6.In the weeks preceding Obama’s visit to India, there was an attempt by the Obama Administration to remove the impression in the Indian mind that his administration was giving greater priority to China and was encouraging a strategic role for China in South Asia in the context of Afghanistan and Indo-Pakistani relations. The US policy was clarified by Mrs.Hillary Clinton, the Secretary of State, in a speech at the East-West Centre at Honolulu on October 28. She said: "The relationship between China and the United States is complex and of enormous consequence but we are committed to getting it right. There are some in both countries who believe that China's interests and ours are fundamentally at odds. They apply a zero-sum calculation to our relationship, so whenever one of us succeeds, the other must fail. But that is not our view. In the 21st century, it is not in anyone's interest for the United States and China to see each other as adversaries. In a crowded field of highly dynamic, increasingly influential emerging nations, two stand out: India and China. Their simultaneous rise is reshaping the world and our ability to cooperate effectively with these countries will be a critical test of our leadership."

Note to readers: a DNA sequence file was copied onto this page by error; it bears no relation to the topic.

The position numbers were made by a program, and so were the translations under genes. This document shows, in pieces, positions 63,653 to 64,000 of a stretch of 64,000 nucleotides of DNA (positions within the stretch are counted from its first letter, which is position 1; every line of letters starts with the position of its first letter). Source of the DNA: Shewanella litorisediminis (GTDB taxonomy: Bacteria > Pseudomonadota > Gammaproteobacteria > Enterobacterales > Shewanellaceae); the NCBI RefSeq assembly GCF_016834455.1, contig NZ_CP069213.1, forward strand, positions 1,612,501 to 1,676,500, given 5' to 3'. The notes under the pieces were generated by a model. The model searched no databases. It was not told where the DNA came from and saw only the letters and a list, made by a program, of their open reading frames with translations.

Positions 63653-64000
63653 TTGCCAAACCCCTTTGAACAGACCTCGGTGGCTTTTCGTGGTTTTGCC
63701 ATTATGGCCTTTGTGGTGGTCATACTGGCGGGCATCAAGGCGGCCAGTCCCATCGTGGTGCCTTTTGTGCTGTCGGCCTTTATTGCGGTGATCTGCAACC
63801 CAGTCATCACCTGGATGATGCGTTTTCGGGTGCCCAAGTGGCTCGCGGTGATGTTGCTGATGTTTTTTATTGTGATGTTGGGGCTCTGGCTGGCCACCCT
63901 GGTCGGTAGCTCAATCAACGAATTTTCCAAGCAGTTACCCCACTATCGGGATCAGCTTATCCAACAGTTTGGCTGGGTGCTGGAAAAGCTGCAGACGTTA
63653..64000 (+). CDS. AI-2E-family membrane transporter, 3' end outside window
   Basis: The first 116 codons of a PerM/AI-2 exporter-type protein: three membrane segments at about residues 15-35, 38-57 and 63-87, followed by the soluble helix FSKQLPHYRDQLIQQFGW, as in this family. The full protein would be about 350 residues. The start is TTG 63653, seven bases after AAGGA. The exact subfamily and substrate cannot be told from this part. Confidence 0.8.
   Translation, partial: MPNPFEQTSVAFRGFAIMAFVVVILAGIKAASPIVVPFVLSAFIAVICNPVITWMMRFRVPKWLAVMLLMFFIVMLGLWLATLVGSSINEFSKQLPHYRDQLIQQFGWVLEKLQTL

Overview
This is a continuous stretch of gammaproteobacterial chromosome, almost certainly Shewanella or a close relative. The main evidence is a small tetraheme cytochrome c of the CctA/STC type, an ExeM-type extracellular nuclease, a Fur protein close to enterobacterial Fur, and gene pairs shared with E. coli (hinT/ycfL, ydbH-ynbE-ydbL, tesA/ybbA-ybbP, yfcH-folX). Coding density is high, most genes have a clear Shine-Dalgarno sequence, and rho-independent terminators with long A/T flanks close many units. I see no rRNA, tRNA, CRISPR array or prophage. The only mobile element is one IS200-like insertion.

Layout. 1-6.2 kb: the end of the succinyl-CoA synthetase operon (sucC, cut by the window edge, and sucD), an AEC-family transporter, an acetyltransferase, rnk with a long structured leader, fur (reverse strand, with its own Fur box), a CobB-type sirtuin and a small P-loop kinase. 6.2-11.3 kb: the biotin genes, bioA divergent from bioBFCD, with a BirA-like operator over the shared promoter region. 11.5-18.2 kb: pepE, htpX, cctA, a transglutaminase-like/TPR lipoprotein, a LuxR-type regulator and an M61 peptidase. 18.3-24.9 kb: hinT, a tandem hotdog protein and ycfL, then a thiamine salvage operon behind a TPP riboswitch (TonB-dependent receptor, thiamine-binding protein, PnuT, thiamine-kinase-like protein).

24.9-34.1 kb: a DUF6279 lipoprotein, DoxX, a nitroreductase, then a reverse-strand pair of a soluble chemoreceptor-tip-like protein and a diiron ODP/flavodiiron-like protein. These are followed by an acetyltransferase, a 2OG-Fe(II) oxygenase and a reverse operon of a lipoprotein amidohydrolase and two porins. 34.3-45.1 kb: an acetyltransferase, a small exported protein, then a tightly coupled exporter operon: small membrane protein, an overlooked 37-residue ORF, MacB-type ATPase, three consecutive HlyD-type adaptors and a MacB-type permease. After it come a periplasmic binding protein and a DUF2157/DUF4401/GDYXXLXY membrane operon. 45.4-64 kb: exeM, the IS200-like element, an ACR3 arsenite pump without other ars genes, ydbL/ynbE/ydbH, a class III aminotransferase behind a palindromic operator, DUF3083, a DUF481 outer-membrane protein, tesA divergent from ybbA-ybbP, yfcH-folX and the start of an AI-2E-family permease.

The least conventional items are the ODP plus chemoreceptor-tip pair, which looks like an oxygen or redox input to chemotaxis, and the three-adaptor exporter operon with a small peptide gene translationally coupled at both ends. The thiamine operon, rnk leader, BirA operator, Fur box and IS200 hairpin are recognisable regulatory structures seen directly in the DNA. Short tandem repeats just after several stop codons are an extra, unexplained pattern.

7. The policy of co-operating effectively with both India and China was also underlined by Obama’s White House aides in their interactions with the media before his visit. This policy of equality of strategic relationship with both India and China without favouring one to the detriment of the other is reflected in the references to India’s engagement with the East in Obama’s address to the Indian Parliament and in the following formulation in the Joint Statement issued by him and Manmohan Singh: “The two leaders have a shared vision for peace, stability and prosperity in Asia, the Indian Ocean region and the Pacific region and committed to work together, and with others in the region, for the evolution of an open, balanced and inclusive architecture in the region. In this context, the leaders reaffirmed their support for the East Asia Summit and committed to regular consultations in this regard. The United States welcomes, in particular, India's leadership in expanding prosperity and security across the region. The two leaders agreed to deepen existing regular strategic consultations on developments in East Asia, and decided to expand and intensify their strategic consultations to cover regional and global issues of mutual interest, including Central and West Asia. In an increasingly inter-dependent world, the stability of, and access to, the air, sea, space, and cyberspace domains is vital for the security and economic prosperity of nations. Acknowledging their commitment to openness and responsible international conduct, and on the basis of their shared values, India and the United States have launched a dialogue to explore ways to work together, as well as with other countries, to develop a shared vision for these critical domains to promote peace, security and development. The leaders reaffirmed the importance of maritime security, unimpeded commerce, and freedom of navigation, in accordance with relevant universally agreed principles of international law, including the United Nations Convention on the Law of the Sea, and peaceful settlement of maritime disputes.”